You Accept Trial And Error
Becoming a great photographer isn’t something that happens overnight. It requires an enormous amount of trial and error, practice and hard work. But this is a good thing.
Trial and error is the best way to build a new skill. To begin with, not all of your shots will work. You may struggle for months to take photos of particularly tricky subjects, like products or food. But over time, you’ll figure out what works and make improvements. You won’t be limited to landscapes forever.
You’ll also experiment with different equipment, eventually settling on a setup that works for you. Some photographers like to be entirely digital, uploading their photos to the cloud while others prefer to print them out with cheap Canon ink. What you choose depends entirely on your personal style and what you think gives you the best results. Before you know what works, you need to try a whole bunch of different things, so don’t be afraid to experiment.
Finally, you’ll have to work in many different conditions. You may never take photos in a controlled environment (such as a studio), and so you’ll always have to battle problematic conditions, including poor weather, low visibility, and blazing sunshine. Being a photographer can help you persevere through these problems – or better still, use them to your advantage.
You Feel More Connected To Others
Being able to do something that benefits other people is a great way to feel more fulfilled. And photography is always a skill that’s in demand. Photography provides you with opportunities to connect with other people that you wouldn’t otherwise have, opening the door to new relationships and new ways to add value to the lives of others.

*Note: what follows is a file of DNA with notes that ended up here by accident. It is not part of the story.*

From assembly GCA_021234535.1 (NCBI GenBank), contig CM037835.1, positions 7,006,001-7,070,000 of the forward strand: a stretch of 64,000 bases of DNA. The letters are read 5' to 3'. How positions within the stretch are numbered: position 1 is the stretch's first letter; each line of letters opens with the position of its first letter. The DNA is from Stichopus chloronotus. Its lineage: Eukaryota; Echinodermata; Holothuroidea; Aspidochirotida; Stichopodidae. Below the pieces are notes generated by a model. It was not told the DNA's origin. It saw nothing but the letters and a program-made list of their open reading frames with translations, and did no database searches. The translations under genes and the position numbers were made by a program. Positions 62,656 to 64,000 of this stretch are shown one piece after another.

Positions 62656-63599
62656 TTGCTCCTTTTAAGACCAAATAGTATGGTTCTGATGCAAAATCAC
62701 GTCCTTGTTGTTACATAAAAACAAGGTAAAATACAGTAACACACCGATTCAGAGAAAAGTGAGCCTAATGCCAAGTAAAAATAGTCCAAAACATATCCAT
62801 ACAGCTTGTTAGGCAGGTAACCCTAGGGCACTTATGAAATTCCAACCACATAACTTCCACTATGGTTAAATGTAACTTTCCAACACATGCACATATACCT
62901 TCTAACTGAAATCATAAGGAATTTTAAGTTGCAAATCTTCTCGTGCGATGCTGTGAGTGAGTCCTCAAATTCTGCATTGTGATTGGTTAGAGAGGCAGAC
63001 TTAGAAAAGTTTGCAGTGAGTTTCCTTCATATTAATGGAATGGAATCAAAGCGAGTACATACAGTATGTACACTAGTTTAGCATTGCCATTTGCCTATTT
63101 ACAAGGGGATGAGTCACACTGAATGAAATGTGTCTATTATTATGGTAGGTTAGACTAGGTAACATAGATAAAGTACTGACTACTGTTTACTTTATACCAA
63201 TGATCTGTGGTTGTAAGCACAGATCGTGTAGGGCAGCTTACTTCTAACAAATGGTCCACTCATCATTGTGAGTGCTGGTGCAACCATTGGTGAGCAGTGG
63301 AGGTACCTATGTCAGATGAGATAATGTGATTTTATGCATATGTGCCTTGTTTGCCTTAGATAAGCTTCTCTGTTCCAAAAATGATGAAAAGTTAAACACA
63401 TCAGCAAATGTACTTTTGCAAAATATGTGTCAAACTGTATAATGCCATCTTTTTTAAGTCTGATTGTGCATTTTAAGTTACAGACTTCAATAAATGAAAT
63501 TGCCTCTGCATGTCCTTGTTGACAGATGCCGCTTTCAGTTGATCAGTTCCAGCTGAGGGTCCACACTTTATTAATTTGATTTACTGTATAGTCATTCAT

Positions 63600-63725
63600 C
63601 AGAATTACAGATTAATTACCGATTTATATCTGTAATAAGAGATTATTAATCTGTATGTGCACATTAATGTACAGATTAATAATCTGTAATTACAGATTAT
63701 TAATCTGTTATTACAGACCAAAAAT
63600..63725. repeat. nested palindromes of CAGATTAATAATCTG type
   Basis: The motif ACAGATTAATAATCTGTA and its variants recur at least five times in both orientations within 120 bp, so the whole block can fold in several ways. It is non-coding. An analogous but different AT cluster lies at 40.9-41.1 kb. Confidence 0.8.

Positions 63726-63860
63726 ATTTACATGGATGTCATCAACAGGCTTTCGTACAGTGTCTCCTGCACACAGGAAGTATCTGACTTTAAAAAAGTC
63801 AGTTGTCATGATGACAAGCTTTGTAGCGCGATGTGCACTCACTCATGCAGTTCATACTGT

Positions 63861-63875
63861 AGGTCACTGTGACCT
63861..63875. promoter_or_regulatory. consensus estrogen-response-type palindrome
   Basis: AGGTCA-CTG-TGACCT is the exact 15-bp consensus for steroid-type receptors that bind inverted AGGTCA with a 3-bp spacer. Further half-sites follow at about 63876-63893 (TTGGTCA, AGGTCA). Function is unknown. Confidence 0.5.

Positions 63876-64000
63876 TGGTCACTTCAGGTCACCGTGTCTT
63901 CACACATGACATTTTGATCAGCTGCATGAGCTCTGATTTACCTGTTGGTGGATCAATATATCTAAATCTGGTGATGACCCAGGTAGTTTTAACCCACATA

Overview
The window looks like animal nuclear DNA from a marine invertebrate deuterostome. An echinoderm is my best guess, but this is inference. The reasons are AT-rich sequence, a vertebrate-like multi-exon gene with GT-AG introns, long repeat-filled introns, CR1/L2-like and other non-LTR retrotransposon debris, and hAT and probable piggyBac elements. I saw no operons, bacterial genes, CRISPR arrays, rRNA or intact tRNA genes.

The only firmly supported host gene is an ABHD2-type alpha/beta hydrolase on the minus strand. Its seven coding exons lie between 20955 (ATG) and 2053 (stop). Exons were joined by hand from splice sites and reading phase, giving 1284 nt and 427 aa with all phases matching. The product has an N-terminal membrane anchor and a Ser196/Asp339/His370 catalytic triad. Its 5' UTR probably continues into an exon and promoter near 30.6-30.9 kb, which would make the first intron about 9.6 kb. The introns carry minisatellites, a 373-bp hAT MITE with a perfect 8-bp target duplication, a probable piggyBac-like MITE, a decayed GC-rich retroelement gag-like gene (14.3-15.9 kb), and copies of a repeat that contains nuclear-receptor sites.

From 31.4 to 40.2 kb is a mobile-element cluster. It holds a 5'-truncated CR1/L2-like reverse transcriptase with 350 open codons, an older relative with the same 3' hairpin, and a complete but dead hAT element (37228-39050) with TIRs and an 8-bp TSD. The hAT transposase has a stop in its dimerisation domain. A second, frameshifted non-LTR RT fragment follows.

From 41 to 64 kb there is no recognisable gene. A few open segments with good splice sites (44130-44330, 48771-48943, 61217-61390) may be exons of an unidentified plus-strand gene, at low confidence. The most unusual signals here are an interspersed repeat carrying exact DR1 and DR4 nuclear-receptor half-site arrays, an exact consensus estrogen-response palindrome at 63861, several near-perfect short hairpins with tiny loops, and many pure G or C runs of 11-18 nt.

Do you have skill taking pictures of people? If so, then you could be invaluable at weddings, family gatherings, Christmas parties, and holidays.
You Can Earn Extra Money
Being a great photographer is a rare skill – one that people are willing to pay good money for. The average wedding photographer can charge $2,000 a day, and potentially even more during peak season, providing them with a substantial income.
Getting to that level takes time. But if you have a passion for photography, it can be so worth it. Almost without realising it, your ability to create stunning photographs will improve, especially if you focus on people. Before you know it, you’ll have an impressive portfolio of work that you can use to sell your services to new clients. Thus, if you’re struggling with money, photography can open up a whole new way of generating income.
You Learn About Yourself
There’s a tendency among new photographers to want to emulate the best in the world. They see what the pros can do and imagine that they need to be like them to have success. But if you look more closely at the work of the top people, you quickly realise that there’s no set formula: each person is applying their own skill and personality to their work, and that’s what makes it so interesting.
By all means, nail the basics. But beyond that, photography is more an expression of one’s own feelings than a science of observation. Great photographers learn a lot about themselves in the process. They find out what their passions are, how they like to observe the world, and what they achieve when they take a great shot. They reflect on their own artistic experiences in a way that reveals more about themselves.
You Get Better At Telling Stories
Telling a story without words is just as much a skill as telling one with words. But it’s something that great photographers can do, seemingly without effort. There are plenty of examples from history of incredible stories told through photos. The Chinese protester standing up to a tank in Tiananmen Square, the napalm girl running from the bombs in the Vietnam war, and the images of the collapsing World Trade Centers towers all made their mark on the popular imagination of history.
Your stories will hopefully be a little less grim than those heart-wrenching examples, but they needn’t be any less compelling. When you get behind the camera, don’t just think about the technical details, concentrate on what the image might say to your intended audience. It’ll help you become a better storyteller and make your work all the more interesting.